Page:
Durban – The long-delayed corruption trial of former President Jacob Zuma will finally begin in May.
This was confirmed in the Pietermaritzburg High Court on Tuesday when the case was referred for a preliminary hearing chaired by Judge Nkosinathi Chile.
Zuma was not in court and the state said it had no qualms about it, as there was a prior agreement that he should not come.
He is accused of pocketing bribes during the purchase of weapons in 1998-1999.
He denies the charges against him, saying they are politically motivated.
The bribes, including an annual indemnity of 500,000 rand, were reportedly paid by his former financial adviser, Schabir Shaik, and came from Thales, a French arms company which has scored tenders to supply weapons during the weapons purchase process.
Representing the NPA, attorney Billy Downer SC said all outstanding issues have been settled and the case is ready for trial.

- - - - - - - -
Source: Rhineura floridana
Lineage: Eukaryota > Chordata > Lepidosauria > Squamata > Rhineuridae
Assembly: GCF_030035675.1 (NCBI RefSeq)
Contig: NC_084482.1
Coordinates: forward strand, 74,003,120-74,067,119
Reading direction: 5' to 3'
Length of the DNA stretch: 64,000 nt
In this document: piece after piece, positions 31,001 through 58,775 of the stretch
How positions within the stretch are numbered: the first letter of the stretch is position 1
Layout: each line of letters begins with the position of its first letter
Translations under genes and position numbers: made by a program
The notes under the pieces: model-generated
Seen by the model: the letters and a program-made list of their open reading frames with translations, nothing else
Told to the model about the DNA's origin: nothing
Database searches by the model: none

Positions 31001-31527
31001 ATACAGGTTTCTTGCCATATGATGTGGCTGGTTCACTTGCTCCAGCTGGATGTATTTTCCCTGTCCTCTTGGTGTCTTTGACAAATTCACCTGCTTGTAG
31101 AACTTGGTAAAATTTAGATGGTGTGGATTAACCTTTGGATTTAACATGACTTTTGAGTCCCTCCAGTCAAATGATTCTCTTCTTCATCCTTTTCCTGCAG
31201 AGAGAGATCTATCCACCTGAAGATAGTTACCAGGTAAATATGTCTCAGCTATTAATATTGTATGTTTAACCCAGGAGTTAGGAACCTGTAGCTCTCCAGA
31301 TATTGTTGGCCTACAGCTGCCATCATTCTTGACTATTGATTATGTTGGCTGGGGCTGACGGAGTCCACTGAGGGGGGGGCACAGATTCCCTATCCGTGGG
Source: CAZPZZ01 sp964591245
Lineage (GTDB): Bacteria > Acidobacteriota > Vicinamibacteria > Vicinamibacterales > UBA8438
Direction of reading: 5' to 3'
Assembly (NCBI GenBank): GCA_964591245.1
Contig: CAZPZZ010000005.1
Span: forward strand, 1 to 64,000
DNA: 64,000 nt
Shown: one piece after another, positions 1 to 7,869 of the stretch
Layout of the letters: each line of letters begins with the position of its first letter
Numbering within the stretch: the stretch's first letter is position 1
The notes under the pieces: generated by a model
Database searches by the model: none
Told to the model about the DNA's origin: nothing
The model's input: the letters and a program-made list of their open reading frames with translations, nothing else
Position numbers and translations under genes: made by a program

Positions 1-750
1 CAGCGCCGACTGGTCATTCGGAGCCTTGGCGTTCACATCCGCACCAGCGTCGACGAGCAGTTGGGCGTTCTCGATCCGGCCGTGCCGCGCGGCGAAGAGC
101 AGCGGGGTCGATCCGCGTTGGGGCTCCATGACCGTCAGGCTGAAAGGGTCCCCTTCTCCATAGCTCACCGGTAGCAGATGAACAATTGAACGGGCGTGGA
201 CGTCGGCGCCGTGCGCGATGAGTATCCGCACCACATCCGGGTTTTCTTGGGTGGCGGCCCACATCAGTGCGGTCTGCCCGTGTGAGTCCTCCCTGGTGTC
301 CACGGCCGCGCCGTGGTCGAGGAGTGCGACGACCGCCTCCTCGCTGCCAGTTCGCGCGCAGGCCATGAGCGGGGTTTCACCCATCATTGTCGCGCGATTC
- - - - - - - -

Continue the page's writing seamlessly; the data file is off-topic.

Dubbed the corruption trial of the century by some, Downer said it would run for two court terms, suggesting it could run until 2022.
In agreement, Zuma’s attorney, attorney Mpilo Sikhakhane, said he had no problem with the postponement to May 17, when the case will finally be heard.
After the two legal teams came to an agreement on this point, Judge Chile certified the agreement as a court order.
“The case is now certified ready for trial,” he said, paving the way for the case to be started.
NPA spokeswoman in KwaZulu-Natal Natasha Kara said the first round of the case would run from May 17 to June 20.
“Further dates will be determined following any decision taken by the presiding officer (judge) as well as the honorable presiding judge,” Kara said.
Zuma arms deal corruption trial set to start after 16 years of delay
SourceZuma arms deal corruption trial set to start after 16 years of delay